Greg Anderson: Anatomy of an image
Greg Anderson has made portraits of participants in the National Beard and Mustache Championships for five consecutive years. (Read more about his portraiture success in our April 2017 profile.) In 2016 he decided to change things up by using an old-fashioned photographic technique, tintype. Here's how it went:
“I’ve been photographing the National Beard and Mustache Championships for the past four years, but I couldn’t decide if I wanted to travel to Nashville in 2016 to shoot it again or spend the time and considerable investment on other personal projects I have in the works. I came to the conclusion that if I were going, I needed to have something new to further the project in some way. Six weeks to the day before the contest was to take place, I decided to supplement my studio-style images with tintypes, though, at that point, I had never shot a tintype.
“I ordered the chemicals, modified a 4x5 sheet film holder for my Graflex, and assembled a darkroom in my studio. The next six weeks were spent testing, researching, testing, troubleshooting, testing, and testing some more. I didn’t realize how ambitious my intents were, not only learning to produce tintypes but to do so on location. I wasn’t sure if, when I got to Nashville, I would end up with beautiful shots or blank plates, nor did I know how I would be able to either fix the bad images or replicate the good ones. But it was worth a shot.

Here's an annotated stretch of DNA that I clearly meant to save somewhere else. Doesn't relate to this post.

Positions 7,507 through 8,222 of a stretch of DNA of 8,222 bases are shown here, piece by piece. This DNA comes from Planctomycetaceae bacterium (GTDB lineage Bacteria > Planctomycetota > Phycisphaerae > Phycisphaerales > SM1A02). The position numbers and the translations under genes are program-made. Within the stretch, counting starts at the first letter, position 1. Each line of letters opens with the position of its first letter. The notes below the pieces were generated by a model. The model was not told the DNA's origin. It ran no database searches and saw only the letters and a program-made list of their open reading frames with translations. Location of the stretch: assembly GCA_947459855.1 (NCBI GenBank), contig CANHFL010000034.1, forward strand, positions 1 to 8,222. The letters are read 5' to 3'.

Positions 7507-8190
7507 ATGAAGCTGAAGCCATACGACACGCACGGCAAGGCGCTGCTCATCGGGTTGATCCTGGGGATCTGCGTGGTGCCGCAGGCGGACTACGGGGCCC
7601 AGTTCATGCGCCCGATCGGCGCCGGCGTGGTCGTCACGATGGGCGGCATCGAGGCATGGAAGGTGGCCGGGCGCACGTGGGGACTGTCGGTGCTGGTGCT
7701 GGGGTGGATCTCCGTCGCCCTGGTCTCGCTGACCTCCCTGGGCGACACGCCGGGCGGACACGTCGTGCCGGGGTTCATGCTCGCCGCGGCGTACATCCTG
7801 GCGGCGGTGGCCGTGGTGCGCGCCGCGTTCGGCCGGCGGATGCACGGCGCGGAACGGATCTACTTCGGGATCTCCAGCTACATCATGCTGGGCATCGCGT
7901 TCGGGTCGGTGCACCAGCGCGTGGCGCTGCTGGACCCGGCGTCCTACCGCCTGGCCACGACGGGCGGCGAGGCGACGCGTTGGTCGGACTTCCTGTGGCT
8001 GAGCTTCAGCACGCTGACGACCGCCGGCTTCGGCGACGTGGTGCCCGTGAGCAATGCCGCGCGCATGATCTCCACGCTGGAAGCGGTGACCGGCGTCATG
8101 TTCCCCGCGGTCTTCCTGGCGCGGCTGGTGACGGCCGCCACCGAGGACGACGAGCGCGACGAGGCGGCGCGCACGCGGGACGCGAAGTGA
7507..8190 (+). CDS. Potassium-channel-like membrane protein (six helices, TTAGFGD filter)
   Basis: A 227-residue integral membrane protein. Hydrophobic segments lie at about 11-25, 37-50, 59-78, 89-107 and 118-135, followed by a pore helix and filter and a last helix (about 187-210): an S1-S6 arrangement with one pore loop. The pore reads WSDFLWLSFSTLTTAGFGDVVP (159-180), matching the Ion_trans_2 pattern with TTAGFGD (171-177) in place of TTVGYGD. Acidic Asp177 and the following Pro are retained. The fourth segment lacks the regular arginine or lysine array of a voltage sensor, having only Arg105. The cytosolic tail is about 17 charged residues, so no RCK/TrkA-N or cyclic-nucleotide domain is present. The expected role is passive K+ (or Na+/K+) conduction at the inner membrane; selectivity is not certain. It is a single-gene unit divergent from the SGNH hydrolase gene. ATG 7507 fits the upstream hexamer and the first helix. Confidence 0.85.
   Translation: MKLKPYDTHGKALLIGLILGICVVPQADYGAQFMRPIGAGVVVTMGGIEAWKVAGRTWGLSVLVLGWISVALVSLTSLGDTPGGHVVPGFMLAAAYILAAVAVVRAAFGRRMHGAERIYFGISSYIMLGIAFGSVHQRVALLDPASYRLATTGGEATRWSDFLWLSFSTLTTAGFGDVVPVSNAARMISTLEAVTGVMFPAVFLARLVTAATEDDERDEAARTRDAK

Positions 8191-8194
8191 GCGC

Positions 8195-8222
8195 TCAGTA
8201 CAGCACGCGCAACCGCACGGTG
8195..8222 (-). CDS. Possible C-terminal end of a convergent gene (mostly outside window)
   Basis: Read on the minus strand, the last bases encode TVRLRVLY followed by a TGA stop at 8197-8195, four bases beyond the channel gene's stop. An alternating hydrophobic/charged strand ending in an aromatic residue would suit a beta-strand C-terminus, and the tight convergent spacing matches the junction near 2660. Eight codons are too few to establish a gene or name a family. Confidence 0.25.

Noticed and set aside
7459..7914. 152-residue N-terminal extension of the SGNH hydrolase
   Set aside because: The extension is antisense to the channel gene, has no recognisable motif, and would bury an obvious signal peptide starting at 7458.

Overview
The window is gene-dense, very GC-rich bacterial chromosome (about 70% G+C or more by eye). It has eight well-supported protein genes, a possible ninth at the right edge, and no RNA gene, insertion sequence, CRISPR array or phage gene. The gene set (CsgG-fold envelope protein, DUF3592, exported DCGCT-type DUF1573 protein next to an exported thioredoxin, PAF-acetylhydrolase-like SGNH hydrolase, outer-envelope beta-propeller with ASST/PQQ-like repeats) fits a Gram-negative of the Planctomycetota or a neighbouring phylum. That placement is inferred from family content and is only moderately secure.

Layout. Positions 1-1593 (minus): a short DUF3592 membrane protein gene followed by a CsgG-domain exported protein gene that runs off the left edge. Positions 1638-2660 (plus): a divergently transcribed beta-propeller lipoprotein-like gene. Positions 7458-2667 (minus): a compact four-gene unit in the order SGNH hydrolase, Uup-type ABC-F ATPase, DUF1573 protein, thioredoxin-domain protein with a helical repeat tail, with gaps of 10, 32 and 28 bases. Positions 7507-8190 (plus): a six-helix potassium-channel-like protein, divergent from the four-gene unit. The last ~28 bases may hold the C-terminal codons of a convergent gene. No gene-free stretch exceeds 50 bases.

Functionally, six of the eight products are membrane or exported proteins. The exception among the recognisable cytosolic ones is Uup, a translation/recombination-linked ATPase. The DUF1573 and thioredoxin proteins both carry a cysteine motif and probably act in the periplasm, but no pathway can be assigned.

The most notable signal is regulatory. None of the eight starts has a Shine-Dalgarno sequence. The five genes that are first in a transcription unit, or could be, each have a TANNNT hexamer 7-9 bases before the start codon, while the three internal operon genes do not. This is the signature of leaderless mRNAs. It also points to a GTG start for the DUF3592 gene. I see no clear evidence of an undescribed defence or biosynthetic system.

“I flew out with my assistant and all the gear we could possibly check in with six Pelican cases, each weighing 49 pounds and change. At the hotel hosting the event, we set up the entire scenario before heading off to bed so that we’d be ready in the morning to turn on lights and start shooting. Luckily, the chemicals I had shipped were there in the morning waiting for me.
“At about 10 a.m. the guys I had arranged to shoot started showing up. When I saw the first image appear under the red safelight, I knew it was going to be a good day—into the fixer for a bath and then a minor celebration before clicking off shots for the next 10 hours, all without a hitch. I got some great shots, and this image of Nate Johnson alone made it worth all of the time and effort, not to mention the body of work and experience gained in the process.
“Special thanks to Stefan Ennals, Vada Ortiz, and MJ Johnson, without whom this project wouldn’t have happened.”
Eric Minton is a writer and editor in Washington, D.C.